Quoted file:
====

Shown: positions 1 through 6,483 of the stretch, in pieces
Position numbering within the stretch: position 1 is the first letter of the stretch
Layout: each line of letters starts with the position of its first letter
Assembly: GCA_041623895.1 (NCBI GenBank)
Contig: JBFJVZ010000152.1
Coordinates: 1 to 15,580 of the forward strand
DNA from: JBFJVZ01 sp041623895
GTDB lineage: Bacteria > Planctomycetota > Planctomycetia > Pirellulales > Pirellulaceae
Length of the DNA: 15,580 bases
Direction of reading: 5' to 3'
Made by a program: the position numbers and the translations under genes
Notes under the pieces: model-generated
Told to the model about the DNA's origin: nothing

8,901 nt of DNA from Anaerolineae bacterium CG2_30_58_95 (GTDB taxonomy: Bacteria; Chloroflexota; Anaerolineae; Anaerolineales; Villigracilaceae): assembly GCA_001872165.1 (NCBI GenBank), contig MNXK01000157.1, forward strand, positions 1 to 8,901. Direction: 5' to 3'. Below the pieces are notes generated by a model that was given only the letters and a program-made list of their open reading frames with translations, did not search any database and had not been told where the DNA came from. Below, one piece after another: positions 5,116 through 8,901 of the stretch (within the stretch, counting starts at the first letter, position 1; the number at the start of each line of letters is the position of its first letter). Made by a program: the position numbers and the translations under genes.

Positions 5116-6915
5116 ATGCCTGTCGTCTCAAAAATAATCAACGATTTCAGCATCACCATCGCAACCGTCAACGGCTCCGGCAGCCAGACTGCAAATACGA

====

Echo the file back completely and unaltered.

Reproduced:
Shown: positions 1 through 6,483 of the stretch, in pieces
Position numbering within the stretch: position 1 is the first letter of the stretch
Layout: each line of letters starts with the position of its first letter
Assembly: GCA_041623895.1 (NCBI GenBank)
Contig: JBFJVZ010000152.1
Coordinates: 1 to 15,580 of the forward strand
DNA from: JBFJVZ01 sp041623895
GTDB lineage: Bacteria > Planctomycetota > Planctomycetia > Pirellulales > Pirellulaceae
Length of the DNA: 15,580 bases
Direction of reading: 5' to 3'
Made by a program: the position numbers and the translations under genes
Notes under the pieces: model-generated
Told to the model about the DNA's origin: nothing

8,901 nt of DNA from Anaerolineae bacterium CG2_30_58_95 (GTDB taxonomy: Bacteria; Chloroflexota; Anaerolineae; Anaerolineales; Villigracilaceae): assembly GCA_001872165.1 (NCBI GenBank), contig MNXK01000157.1, forward strand, positions 1 to 8,901. Direction: 5' to 3'. Below the pieces are notes generated by a model that was given only the letters and a program-made list of their open reading frames with translations, did not search any database and had not been told where the DNA came from. Below, one piece after another: positions 5,116 through 8,901 of the stretch (within the stretch, counting starts at the first letter, position 1; the number at the start of each line of letters is the position of its first letter). Made by a program: the position numbers and the translations under genes.

Positions 5116-6915
5116 ATGCCTGTCGTCTCAAAAATAATCAACGATTTCAGCATCACCATCGCAACCGTCAACGGCTCCGGCAGCCAGACTGCAAATACGA